Date of this Version
Published in Silk Roads, Other Roads: Textile Society of America 8th Biennial Symposium, Sept. 26–28, 2002, Smith College, Northampton, Massachusetts.
Eighteenth-century legal documents from the Chesapeake region occasionally refer to silk bed coverings—blankets, rugs, quilts, and counterpanes—yet very few of these bed coverings have survived in museum and private collections. It is important, therefore, to closely analyze documentary evidence, particularly probate inventories, for clues as to the appearance, construction, commonality, and possible origin of these objects that were used in Chesapeake homes and were readily identifiable by men charged with assigning values to the chattels of a decedent.
Probate inventories, taken shortly after death as part of the process of settling an estate, are rich and tantalizing documents that provide a window into past ownership of material goods. However, inventories frequently are ambiguous and omit information that historians seek. While appraisers recorded things as small and seemingly insignificant as a paper of pins, they often grouped assemblages of objects as "parcels" or "furniture." At times, inventories are the only evidence we have for artifacts that no longer survive and, therefore, where object-based research is not possible. This proves to be the case for the silk bed coverings known as rugs or "ruggs," which were used in Chesapeake homes during the colonial period and were listed more frequently by appraisers than any other type of silk bed coverings.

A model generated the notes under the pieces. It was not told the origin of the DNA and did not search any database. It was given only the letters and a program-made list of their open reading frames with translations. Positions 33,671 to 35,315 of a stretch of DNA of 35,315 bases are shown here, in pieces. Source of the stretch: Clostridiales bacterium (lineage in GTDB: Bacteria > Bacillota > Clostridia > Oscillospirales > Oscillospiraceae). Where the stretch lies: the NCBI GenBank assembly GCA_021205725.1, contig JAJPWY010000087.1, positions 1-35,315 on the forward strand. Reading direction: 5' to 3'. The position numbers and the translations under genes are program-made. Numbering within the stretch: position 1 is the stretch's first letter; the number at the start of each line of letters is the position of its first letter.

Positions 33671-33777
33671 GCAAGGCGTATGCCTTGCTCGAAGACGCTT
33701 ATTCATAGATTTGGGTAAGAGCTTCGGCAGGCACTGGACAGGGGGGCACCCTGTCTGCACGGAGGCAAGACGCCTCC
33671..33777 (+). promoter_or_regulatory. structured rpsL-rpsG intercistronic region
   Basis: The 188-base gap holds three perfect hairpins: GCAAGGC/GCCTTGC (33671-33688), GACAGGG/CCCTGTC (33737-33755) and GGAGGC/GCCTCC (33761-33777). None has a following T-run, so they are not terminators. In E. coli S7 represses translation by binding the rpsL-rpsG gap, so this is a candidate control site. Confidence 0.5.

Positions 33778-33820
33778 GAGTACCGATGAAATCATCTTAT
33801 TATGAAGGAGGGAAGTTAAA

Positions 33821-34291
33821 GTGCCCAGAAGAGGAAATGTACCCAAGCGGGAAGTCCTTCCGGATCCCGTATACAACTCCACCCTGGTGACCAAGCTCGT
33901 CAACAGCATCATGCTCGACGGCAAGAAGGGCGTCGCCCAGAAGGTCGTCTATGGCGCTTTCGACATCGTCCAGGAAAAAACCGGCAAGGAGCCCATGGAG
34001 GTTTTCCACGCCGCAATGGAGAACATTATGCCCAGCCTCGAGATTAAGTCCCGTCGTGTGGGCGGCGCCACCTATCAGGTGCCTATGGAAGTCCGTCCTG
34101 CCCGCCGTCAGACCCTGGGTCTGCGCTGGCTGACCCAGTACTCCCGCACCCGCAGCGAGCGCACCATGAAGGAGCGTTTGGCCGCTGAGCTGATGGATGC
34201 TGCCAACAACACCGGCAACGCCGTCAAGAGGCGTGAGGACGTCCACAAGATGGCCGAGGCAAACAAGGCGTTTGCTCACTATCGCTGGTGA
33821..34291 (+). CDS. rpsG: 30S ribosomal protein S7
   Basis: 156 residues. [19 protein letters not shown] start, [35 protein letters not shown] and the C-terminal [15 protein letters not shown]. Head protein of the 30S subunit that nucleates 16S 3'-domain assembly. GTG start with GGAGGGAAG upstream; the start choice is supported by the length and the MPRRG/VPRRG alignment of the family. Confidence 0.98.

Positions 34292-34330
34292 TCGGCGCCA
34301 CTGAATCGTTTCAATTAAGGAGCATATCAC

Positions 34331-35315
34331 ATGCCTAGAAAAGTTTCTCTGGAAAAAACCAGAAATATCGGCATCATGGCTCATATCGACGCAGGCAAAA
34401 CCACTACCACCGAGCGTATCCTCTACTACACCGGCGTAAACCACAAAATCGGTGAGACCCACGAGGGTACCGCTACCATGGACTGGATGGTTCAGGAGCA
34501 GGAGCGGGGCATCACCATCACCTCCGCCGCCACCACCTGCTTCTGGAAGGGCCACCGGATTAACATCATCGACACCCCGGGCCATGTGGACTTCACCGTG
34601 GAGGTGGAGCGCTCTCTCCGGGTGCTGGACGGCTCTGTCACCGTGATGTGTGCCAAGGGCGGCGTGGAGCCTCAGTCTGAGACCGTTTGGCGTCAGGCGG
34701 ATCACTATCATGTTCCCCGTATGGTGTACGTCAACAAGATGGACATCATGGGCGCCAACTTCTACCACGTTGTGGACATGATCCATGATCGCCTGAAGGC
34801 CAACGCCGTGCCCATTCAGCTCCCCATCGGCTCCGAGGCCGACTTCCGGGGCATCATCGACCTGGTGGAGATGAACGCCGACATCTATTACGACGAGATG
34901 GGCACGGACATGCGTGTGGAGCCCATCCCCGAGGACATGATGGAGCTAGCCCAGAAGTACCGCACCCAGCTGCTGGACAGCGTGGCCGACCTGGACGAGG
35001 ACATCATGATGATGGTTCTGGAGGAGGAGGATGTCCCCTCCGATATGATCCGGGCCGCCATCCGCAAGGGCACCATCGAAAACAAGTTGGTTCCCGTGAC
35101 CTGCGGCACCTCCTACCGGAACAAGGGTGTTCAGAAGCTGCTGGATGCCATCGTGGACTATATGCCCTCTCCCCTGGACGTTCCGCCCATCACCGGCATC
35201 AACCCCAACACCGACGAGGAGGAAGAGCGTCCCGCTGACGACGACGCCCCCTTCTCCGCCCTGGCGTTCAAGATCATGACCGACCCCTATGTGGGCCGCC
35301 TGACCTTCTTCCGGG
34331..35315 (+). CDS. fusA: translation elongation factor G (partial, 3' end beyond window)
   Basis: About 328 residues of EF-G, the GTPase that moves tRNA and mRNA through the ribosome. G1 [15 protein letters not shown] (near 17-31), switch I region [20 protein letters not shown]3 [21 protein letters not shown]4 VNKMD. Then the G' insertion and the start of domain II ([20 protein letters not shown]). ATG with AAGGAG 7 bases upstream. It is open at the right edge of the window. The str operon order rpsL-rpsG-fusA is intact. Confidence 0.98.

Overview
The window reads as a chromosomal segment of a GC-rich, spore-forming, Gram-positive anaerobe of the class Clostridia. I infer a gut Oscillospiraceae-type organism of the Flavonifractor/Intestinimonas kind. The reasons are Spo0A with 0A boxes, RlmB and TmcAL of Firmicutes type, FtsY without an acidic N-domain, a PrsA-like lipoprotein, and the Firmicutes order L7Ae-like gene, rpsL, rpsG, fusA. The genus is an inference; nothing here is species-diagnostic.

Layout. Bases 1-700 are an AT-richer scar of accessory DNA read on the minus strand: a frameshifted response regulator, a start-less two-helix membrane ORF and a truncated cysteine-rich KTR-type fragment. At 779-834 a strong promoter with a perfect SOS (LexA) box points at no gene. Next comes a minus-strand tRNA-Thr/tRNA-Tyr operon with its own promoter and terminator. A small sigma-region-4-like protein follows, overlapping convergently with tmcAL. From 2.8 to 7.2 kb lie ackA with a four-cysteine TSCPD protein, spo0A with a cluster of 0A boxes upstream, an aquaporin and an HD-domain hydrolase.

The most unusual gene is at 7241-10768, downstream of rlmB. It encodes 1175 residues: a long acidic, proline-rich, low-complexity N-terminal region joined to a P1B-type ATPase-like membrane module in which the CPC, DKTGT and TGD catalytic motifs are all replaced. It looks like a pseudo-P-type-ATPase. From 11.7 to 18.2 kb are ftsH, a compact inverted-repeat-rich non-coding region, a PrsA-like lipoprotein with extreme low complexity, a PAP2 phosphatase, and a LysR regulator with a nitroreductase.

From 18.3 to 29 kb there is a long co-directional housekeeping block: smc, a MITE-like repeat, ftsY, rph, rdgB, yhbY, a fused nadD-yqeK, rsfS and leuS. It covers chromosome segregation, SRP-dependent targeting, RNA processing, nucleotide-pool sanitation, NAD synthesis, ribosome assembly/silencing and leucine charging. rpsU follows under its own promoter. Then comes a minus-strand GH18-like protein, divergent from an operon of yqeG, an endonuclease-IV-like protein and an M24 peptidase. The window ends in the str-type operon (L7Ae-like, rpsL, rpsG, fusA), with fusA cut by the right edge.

Research using two sets of probate inventories from Maryland and Virginia indicates that silk bed rugs were owned primarily by the upper classes during the eighteenth century. The documents include the Gunston Hall database, a small sample of Chesapeake probate inventories that is heavily weighted towards the elite class [80+%]. The 325 inventories for this database were selected to provide information about the possessions of the social and economic peers of George Mason (1725-1792), builder of Gunston Hall on the Northern Neck of Virginia. Information from this database is supplemented by that from a group of more than 3,000 inventories recorded in Kent County, on the upper Eastern Shore of Maryland, and inclusive of people across a broad economic spectrum. The Kent County inventory study took into account all inventories recorded in the county, whether the decedent was a boarder and had only his wearing apparel or whether he lived in a mansion house filled with an extensive list of imported and domestic furnishings. The Kent data, therefore, presents a less biased, more democratic view of the ownership of silk rugs, but discloses a far lower concentration of silk bedcoverings. In the Gunston Hall study, 45 percent, or almost one half, of the people in the sample who died between 1740 and 1750, owned one or more silk rugs as coverings for their beds. In Kent County, silk rugs, though not widely owned, also peaked in popularity between 1740 and 1750 when 5 percent of the decedents in the survey owned them.